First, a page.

Doll Web Sites Drive Girls to Stay Home and Play

Presleigh Montemayor often gets home after a long day and spends some time with her family. Then she logs onto the Internet, leaving the real world and joining a virtual one. But the digital utopia of Second Life is not for her. Presleigh, who is 9 years old, prefers a Web site called Cartoon Doll Emporium.
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Dress up dolls include Beyoncé Knowles, from Stardoll, and Rudolph Giuliani, from Cartoon Doll Emporium.
The site lets her chat with her friends and dress up virtual dolls, by placing blouses, hair styles and accessories on them. It beats playing with regular Barbies, said Presleigh, who lives near Dallas.
“With Barbie, if you want clothes, it costs money,” she said. “You can do it on the Internet for free.”
Presleigh is part of a booming phenomenon, the growth of a new wave of interactive play sites for a young generation of Internet users, in particular girls.
Millions of children and adolescents are spending hours on these sites, which offer virtual versions of traditional play activities and cute animated worlds that encourage self-expression and safe communication. They are, in effect, like Facebook or MySpace with training wheels, aimed at an audience that may be getting its first exposure to the Web.
While some of the sites charge subscription fees, others are supported by advertising. As is the case with children’s television, some critics wonder about the broader social cost of exposing children to marketing messages, and the amount of time spent on the sites makes some child advocates nervous.
Regardless, the sites are growing in number and popularity, and they are doing so thanks to the word of mouth of babes, said Josh Bernoff, a social media and marketing industry analyst with Forrester Research.
“They’re spreading rapidly among kids,” Mr. Bernoff said, noting that the enthusiasm has a viral analogy. “It’s like catching a runny nose that everyone in the classroom gets.”
Hitwise, a traffic measurement firm, says visits to a group of seven virtual-world sites aimed at children and teenagers grew 68 percent in the year ended April 28. Visits to the sites surge during summer vacation and other times when school is out. Gartner Research estimates that virtual-world sites have attracted 20 million users, with those aimed at younger people growing especially quickly.
Even as the children are having fun, the adults running the sites are engaged in a cutthroat competition to be the destination of choice for a generation of Americans who are growing up on computers from Day 1.
These sites, with names like Club Penguin, Cyworld, Habbo Hotel, Webkinz, WeeWorld and Stardoll, run the gamut from simple interactive games and chat to fantasy lands with mountains and caves.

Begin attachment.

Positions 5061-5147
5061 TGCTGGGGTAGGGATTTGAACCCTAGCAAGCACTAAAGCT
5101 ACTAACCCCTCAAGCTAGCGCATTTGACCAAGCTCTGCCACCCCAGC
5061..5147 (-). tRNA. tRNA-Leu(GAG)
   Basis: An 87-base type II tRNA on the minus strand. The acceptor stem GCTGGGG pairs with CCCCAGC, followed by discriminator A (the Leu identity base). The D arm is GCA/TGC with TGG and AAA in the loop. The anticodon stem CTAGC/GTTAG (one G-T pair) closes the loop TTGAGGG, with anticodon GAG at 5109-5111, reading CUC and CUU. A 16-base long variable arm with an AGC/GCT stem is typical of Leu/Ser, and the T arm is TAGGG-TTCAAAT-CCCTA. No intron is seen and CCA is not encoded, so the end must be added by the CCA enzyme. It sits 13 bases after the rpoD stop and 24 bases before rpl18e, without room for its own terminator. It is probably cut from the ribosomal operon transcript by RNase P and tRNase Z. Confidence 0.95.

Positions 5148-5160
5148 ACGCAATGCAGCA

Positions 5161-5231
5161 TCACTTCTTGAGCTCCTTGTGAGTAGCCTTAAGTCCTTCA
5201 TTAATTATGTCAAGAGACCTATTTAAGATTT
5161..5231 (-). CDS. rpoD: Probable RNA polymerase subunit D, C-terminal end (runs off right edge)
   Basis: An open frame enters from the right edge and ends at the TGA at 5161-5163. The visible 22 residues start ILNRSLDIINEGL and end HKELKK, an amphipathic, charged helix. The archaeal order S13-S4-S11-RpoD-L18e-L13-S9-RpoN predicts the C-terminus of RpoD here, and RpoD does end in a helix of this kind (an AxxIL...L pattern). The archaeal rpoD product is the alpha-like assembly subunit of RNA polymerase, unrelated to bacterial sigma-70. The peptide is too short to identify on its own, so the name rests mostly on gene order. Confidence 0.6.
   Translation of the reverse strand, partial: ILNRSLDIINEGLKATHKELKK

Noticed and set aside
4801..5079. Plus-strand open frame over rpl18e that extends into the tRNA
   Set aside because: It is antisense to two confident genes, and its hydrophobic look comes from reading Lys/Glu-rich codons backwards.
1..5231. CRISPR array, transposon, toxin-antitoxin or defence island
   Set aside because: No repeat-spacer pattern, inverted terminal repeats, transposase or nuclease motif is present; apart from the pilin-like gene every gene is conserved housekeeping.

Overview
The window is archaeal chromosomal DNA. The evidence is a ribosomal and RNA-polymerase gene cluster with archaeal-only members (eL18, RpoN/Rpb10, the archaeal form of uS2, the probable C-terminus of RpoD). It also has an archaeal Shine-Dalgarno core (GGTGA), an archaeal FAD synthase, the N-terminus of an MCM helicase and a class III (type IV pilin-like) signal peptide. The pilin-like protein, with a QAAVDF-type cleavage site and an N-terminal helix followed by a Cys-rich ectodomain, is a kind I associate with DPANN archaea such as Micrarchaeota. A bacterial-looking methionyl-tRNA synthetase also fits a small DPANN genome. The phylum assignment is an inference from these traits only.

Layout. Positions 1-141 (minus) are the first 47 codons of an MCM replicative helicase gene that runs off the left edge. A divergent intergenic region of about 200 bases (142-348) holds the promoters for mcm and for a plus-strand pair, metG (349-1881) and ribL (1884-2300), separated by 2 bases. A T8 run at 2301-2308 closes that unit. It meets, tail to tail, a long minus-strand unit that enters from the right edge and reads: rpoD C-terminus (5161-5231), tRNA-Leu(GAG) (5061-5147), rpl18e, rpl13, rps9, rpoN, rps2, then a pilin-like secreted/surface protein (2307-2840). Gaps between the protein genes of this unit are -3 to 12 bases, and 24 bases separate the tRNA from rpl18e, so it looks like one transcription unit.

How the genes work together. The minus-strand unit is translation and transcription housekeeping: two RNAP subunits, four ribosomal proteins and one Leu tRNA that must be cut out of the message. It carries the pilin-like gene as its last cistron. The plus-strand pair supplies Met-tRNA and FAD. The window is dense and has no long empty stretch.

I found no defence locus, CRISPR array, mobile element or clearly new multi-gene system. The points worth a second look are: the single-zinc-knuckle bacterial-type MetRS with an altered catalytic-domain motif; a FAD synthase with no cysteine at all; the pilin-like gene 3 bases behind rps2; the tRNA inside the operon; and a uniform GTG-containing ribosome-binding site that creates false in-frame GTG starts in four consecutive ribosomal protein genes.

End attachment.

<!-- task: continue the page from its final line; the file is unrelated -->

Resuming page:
When Evan Bailyn, chief executive of Cartoon Doll Emporium, said that when he created the site, “I thought it would be a fun, whimsical thing.” Now, he says, “it’s turned into such a competitive thing,” adding that “people think they are going to make a killing.”
Even Barbie herself is getting into the online act. Mattel is introducing, another dress-up site with chat features.
In recent months, with the traffic for these sites growing into the tens of millions of visitors, the entrepreneurs behind them have started to refine their business models.
Cartoon Doll Emporium, which draws three million visitors a month, is free for many activities but now charges $8 a month for access to more dolls to dress up and other premium services. WeeWorld, a site aimed at letting 13- to-25-year-olds dress up and chat through animated characters, recently signed a deal to permit the online characters to carry bags of Skittles candy, and it is considering other advertisers.
On Stardoll, which has some advertising, users can augment the wardrobe they use to dress up their virtual dolls by buying credits over their cellphones. At Club Penguin, a virtual world with more than four million visitors a month, a $5.95-a-month subscription lets users adopt more pets for their penguin avatars (animated representations of users), which can roam, chat and play games like ice fishing and team hockey.
Lane Merrifield, chief executive of Club Penguin, which is based in Kelowna, British Columbia, said that he decided on a subscription fee because he believed advertising to young people was a dangerous proposition. Clicking on ads, he said, could bring children out into the broader Web, where they could run into offensive material.
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